Spanish Reflexive Verbs
Welcome to the Spanish Reflexive Verbs. To begin, learn some of the reflexive verbs with the audio flash cards, and test your knowledge with the Lingo Dingo review game. You'll be fluent in Spanish in no time!
In English we don’t have reflexive verbs per say so this may be a relatively new concept if you’ve never had Spanish before. To give you an idea of how they work, first we’ll look at a non-reflexive phrase, then compare it to a reflexive phrase.
If I were to say “I look at the cars” in Spanish I would say “Miro los carros”. – This is not reflexive because the subject isn’t repeated twice.
If I were to say “I look at myself”, I would say “Me miro”. – which is reflexive. As stated before, “reflexive” basically means that the subject is repeated twice. For example, in the phrase “I look at myself” (arrows to “I” and “myself”), the subject is “I” and it is repeated as “myself”. (arrows also on “me” and the “o” in miro).
Other reflexives would be:
I bathe myself - which in Spanish would be Me baño
I wash myself - which in Spanish would be Me lavo
Let’s see how we conjugate a complete reflexive verb. We’ll use the verb “to wash” or “lavarse”.
|I wash myself would be: me lavo||We wash ourselves would be: nos lavamos|
|María you wash yourself would be: te lavas||With “vosotros” used only in Spain “You wash yourselves” would be: os laváis|
|He, she, or you (formal) wash yourself would be: se lava||And finally, they or all of you wash yourselves would be: se lavan|
Notice that the conjugations or verb endings are the same, we just add what we call a reflexive pronoun before the verb. To help you memorize them, why don’t you repeat them: me, te, se, nos, se. Like the other verbs, we won’t actively practice with Vosotros but, we will show it so you have an idea of how it works if you are planning to go to Spain. Why don’t you repeat the reflexive pronouns aloud one more time: me, te, se, nos, se.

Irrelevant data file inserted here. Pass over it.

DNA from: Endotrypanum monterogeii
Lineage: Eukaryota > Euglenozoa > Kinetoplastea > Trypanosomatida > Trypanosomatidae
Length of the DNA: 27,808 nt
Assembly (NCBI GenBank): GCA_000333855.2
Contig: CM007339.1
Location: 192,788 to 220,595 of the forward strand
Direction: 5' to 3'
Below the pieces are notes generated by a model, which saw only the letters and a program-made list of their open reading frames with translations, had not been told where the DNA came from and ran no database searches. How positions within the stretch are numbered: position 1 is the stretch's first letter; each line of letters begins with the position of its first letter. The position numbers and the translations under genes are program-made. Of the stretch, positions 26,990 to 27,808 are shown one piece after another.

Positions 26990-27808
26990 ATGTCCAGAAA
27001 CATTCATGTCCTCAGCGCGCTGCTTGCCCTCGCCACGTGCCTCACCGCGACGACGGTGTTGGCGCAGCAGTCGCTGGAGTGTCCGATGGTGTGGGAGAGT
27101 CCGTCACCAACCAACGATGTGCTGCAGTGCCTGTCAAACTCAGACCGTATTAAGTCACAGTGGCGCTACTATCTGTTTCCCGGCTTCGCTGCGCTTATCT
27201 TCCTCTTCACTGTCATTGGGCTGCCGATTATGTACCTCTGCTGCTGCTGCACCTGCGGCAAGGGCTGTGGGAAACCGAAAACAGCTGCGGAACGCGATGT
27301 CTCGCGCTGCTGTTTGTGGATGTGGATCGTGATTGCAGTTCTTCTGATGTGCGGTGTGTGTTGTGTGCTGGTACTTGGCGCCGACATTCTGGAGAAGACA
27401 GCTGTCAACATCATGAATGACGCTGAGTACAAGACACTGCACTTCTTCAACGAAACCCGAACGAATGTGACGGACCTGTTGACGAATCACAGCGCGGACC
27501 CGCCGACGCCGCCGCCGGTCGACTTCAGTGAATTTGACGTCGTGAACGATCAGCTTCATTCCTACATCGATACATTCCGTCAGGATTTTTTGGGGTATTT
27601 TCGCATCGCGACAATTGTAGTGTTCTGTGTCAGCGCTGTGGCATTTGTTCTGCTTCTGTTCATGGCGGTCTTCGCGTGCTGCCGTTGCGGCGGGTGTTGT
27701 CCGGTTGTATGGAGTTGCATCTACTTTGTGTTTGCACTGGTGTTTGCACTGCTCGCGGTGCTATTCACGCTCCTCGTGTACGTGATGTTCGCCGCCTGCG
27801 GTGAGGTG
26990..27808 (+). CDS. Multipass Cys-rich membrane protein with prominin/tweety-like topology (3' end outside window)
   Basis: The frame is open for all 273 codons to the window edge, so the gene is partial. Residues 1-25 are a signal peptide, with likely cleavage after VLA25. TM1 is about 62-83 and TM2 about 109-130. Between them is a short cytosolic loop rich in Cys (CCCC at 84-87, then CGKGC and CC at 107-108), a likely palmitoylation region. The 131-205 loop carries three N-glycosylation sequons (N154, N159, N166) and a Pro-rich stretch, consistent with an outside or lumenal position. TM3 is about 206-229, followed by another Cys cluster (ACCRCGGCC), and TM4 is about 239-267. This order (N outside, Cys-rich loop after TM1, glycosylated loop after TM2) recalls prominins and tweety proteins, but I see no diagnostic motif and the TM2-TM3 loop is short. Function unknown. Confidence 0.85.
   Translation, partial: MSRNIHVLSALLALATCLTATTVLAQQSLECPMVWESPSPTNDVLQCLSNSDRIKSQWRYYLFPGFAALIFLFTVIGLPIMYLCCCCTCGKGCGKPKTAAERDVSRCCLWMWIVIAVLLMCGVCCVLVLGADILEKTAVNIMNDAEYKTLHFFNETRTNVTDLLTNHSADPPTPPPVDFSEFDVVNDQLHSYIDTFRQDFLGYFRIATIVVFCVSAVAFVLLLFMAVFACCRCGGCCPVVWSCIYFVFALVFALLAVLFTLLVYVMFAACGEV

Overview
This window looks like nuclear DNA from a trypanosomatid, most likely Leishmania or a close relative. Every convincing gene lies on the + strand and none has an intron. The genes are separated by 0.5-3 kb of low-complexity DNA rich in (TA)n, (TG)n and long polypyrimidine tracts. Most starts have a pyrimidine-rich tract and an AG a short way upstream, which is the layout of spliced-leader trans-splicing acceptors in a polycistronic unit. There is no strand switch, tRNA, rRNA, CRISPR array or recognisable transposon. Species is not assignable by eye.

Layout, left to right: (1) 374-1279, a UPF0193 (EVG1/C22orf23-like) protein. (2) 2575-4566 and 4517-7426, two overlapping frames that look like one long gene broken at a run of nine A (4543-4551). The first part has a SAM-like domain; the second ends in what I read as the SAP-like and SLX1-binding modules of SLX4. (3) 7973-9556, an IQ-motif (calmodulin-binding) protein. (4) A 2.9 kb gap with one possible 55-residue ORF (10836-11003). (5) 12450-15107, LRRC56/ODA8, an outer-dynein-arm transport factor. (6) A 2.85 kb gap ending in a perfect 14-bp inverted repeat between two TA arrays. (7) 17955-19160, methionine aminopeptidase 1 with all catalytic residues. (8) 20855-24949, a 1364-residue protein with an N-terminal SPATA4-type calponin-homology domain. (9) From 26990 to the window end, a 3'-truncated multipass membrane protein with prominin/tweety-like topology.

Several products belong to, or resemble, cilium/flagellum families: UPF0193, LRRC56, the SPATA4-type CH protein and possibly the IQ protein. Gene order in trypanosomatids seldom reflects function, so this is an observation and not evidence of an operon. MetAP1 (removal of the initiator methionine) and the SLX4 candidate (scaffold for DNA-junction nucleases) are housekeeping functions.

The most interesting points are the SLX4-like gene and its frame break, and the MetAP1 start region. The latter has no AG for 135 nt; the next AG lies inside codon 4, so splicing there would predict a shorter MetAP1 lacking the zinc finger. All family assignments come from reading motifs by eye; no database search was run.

Just like with the verb “mirar” that we saw earlier that can either be reflexive or not, other verbs are similar. For example, if I said, “I brush her hair” (cepillo su pelo) it wouldn’t be reflexive because the subject “I” isn’t repeated. (arrow to “I” and “her”) But, if I say “I brush my hair”, the subject (arrows) is repeated twice and it is reflexive.
Now, I’ll give you a few verbs and you try to figure out if they’re reflexive or not. Basically, in English if you can add “myself”, “herself” and so forth after the verb, even though it may not be written, it’s reflexive in Spanish. Are you ready?
|I bathe||I dry off|
|I eat||I run|
|I read||I shave|
When I say “I bathe”, since I can add the phrase “myself”, it is reflexive and I in Spanish it would be “me baño”. When I say “I eat”, since I wouldn’t “eat myself”, it’s not a reflexive verb. What about the next one? “I read” I guess if you wrote all over your arms and read yourself, it would be considered a reflexive verb and you could say “me leo”) Under normal circumstances, I don’t read myself so it would not be a reflexive verb.
Now the next one, “I dry off”. Since you can say I dry “myself” off and it makes sense, it is a reflexive verb and in Spanish would be “me seco”.
Now look at “I run”, since I really couldn’t “run myself”, it is not a reflexive verbs.
Now the last one, “I shave”, since I can shave myself, it is reflexive and would be “me seco”. Remember, if I talk about shaving someone else, it is not reflexive. For example, if I talk about shaving someone in a rest home, I’d say “I shave him”. Since the subject isn’t repeated, (point to I and him), this is not reflexive and would be “afeito a él”. Remember, if I say “I shave”, or “she shaves”, they are reflexive since we can add “myself” or “herself”even though they aren’t said aloud.
Now, the tricky part, as you just saw, is that in English, we don’t always add the repeated subject, but if we can add “myself” or “herself” and it makes sense, then it is a reflexive verb in Spanish.